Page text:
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An LSP is Born

Our object LSP123 is now sitting in the NMS database. The next step is to create it in the network. This process can be simply a case of requesting that the edge router (R2, in this case) signal the LSP based on the set of supplied constraints (that is, the path and the preference). For some devices, this process might involve specific device protocols, such as SNMP, RSVP-TE, and so on. On other devices, you might have to access proprietary protocols. In either case, the NMS makes a request for the LSP to be created, and let’s assume that all goes well. So, we now have the situation depicted in Figure 1—with LSP123 forwarding traffic as required.

If this brief detour into the world of networking hasn’t put you to sleep, you might have noticed that I included creational capability in the LspConnection class. In other words, the constructor creates the object of the class. What I’m hinting at here is that it would be possible to use a command pattern for LSP creation. I don’t think it’s necessary, but it is possible. The reason why I like to use the constructor is that it’s a natural use of the object-oriented model. The language supports it so why not use it!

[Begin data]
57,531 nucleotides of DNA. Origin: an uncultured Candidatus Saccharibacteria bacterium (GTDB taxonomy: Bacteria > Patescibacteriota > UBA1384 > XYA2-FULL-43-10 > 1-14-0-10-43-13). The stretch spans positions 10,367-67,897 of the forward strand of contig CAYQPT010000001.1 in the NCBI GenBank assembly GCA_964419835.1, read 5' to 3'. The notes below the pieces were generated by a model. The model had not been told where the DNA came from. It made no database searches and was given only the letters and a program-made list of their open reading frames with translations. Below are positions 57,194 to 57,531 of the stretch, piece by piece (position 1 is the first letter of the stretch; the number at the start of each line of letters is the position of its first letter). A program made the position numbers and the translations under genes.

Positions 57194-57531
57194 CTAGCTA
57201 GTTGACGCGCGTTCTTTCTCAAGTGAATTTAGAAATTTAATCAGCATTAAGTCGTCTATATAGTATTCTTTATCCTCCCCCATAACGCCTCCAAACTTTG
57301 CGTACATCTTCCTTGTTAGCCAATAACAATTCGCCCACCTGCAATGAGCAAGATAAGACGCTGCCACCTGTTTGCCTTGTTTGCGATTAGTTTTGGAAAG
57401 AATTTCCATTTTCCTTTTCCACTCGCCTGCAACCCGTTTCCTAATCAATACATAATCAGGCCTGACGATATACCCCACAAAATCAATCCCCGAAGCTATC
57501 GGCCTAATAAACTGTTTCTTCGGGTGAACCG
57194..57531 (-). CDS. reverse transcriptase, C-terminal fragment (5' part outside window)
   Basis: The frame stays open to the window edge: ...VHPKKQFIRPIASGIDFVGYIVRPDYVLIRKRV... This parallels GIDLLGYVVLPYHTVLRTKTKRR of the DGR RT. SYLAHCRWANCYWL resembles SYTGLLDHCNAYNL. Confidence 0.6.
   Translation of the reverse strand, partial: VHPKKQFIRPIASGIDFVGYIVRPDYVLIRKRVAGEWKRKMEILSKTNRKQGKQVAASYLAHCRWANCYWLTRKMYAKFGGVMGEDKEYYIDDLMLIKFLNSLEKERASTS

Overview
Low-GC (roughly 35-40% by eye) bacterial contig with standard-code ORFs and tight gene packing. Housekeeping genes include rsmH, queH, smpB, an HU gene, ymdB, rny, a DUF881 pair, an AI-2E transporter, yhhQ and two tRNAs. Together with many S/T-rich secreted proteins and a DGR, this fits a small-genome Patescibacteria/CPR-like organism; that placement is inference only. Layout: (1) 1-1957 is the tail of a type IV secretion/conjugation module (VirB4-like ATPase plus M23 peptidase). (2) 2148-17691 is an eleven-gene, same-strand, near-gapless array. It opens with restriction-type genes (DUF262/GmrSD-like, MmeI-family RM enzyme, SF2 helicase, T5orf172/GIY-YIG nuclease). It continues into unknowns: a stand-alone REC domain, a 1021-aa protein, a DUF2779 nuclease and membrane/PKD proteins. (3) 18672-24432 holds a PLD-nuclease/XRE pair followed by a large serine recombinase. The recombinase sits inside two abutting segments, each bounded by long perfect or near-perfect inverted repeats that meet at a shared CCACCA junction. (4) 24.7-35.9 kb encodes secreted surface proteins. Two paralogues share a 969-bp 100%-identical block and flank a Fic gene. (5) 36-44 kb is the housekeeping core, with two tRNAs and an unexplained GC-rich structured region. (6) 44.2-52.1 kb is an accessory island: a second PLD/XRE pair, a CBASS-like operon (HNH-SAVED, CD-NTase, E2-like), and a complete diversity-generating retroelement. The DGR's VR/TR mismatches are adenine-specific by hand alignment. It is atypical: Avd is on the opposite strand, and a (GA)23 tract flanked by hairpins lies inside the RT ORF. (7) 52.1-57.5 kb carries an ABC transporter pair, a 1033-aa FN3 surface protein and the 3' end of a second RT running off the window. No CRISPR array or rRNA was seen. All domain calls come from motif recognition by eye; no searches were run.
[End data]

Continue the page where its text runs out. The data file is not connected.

After the LSP entity is created, there is a fairly rich mix of operations that can be performed on it, as you’ll soon see. There is merit in separating this latter operation set from the LspConnection class. Let’s now see how to create a Command class for just this purpose.

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